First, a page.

The Internet community response was initially nervous, in anticipation of more clampdowns, but nervousness soon gave way to open mockery – the government’s Unified Register of the Domain Names, Website References, and Network Addresses That Allow Identifying Websites Containing Information, Circulation of Which is Forbidden in the Russian Federation was christened the “Shit List.” On the night of 30 October 2012, a journalist from the news site Lenta.ru published a message on Twitter: “Friends, commit suicide, it's a blast. I tried it and really liked it, so I'll have another go tomorrow.” Roskomnadzor's reaction was instantaneous: the correspondence with the social media administrator for Twitter went on for four whole months, resulting in access to Twitter being blocked inside Russia.
A year later, industry groups and users were protesting the law allowing for the preliminary blocking of sites at the request of rights-holders; the law was popularly called the “Russian SOPA” (Stop Online Piracy Act) or “the anti-Internet law.” It was passed at the same time as the creation of the Association of Internet Users, which ran its first successful public campaign. In less than a month, the Russian Public Initiative (RPI) website collected 100,000 authorized signatures from Russians demanding the repeal of the anti-Internet law. The government, however, ignored the petition, thereby showing up the RPI as a mere sham and providing no opportunity for public discussion of important issues.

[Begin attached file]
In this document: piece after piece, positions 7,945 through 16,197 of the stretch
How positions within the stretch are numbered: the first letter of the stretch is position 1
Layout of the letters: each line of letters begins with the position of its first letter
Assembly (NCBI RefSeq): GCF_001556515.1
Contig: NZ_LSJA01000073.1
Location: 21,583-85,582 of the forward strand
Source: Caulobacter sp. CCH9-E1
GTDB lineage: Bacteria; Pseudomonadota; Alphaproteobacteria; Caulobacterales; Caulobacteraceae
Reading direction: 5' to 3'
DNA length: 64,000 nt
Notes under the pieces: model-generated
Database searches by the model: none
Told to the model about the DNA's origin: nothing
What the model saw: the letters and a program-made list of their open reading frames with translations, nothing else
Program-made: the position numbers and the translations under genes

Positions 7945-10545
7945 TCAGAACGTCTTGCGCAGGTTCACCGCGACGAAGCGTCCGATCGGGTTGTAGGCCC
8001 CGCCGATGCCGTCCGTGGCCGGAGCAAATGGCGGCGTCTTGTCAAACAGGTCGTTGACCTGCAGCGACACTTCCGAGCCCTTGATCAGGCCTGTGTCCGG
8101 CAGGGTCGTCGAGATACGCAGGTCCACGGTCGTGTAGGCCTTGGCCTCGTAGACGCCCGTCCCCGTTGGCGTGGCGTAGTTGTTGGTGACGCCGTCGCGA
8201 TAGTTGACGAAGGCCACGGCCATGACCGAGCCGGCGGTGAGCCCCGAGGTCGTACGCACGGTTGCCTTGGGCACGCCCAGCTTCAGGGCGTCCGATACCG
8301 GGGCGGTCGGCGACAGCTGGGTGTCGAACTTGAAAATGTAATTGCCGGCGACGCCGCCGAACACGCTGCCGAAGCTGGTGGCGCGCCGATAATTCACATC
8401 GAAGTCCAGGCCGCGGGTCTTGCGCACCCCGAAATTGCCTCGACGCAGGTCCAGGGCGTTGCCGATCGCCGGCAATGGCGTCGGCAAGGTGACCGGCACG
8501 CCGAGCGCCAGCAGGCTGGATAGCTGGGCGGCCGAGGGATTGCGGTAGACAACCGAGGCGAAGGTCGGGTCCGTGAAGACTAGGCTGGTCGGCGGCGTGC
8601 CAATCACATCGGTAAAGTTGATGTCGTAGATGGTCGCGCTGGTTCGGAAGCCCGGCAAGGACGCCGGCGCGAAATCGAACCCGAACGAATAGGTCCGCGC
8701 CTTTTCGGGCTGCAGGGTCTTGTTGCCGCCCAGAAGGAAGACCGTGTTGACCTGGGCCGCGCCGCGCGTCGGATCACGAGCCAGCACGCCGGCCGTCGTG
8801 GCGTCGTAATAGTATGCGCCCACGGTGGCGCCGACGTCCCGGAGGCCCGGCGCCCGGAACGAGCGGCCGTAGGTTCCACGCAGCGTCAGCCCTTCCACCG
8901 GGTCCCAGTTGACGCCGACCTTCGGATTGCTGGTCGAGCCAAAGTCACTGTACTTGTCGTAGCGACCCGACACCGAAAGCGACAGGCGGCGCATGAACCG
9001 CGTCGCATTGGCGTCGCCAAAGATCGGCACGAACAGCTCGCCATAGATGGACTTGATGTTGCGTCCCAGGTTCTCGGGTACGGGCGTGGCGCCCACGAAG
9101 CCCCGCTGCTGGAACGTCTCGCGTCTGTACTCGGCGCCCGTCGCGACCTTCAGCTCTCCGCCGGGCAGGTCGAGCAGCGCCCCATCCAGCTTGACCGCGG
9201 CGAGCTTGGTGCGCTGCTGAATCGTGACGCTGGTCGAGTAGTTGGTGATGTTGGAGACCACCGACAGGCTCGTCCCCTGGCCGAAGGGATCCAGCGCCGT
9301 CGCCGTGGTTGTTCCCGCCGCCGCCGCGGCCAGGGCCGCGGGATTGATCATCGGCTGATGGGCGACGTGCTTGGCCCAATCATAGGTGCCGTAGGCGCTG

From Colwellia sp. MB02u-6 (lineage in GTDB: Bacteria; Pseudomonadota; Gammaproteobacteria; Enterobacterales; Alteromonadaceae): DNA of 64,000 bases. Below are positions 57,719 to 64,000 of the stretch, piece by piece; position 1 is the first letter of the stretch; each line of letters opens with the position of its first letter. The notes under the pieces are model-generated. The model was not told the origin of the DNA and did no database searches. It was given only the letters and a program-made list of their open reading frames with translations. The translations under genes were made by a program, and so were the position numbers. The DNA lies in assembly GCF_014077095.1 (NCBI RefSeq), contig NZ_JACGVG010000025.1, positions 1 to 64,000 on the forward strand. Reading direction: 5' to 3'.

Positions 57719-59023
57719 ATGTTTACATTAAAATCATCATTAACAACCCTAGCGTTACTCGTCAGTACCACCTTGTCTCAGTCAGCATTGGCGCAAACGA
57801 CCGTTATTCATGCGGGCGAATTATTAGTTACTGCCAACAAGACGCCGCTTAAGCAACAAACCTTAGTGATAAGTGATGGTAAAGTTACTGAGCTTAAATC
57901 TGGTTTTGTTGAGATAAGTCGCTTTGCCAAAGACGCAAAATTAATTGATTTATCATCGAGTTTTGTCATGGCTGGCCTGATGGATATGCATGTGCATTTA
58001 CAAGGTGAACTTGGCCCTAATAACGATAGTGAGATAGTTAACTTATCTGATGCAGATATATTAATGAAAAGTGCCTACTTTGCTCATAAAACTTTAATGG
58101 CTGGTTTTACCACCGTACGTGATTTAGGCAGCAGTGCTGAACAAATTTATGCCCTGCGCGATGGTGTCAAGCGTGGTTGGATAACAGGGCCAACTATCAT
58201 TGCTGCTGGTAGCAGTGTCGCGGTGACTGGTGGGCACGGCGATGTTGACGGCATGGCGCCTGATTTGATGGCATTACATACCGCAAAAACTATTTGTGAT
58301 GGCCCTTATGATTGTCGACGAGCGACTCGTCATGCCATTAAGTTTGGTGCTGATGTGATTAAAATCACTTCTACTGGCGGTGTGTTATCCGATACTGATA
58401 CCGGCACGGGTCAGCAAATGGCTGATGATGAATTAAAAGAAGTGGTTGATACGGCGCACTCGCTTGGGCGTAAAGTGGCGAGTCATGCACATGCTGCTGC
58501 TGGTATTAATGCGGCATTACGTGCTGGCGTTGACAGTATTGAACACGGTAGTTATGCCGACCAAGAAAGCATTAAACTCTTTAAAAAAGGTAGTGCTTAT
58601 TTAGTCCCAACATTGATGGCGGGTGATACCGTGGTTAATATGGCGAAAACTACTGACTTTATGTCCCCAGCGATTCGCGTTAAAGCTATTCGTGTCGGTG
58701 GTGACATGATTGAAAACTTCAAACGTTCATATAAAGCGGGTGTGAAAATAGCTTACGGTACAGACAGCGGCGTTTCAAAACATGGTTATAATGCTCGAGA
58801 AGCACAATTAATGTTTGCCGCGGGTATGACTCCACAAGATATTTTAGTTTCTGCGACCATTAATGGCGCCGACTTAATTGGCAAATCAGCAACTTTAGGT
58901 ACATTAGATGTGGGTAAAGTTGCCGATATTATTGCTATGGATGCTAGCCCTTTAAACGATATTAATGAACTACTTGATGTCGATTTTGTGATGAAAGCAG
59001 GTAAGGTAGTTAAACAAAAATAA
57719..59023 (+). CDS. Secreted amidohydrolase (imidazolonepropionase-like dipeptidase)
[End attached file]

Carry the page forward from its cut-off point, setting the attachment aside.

Government control was becoming all pervasive: in January 2014, the Justice Ministry issued a statement to the effect that the Russian Pirate Party would never be registered under that name. Officials had more than once refused to register the organization, which has branches in 45 Russian regions and 15,000 members, thereby effectively depriving it of any opportunity to engage in politics and forcing it to concentrate on public campaigns. On the other hand, RosKomSvoboda (the name puns on “Roskomnadzor,” replacing nadzor – “control” – with svoboda – “freedom”) set up the rublacklist project, which monitors the register of forbidden sites and took only a few weeks to become the most complete source of up to date information on the application of the law on blocking sites, which it still is.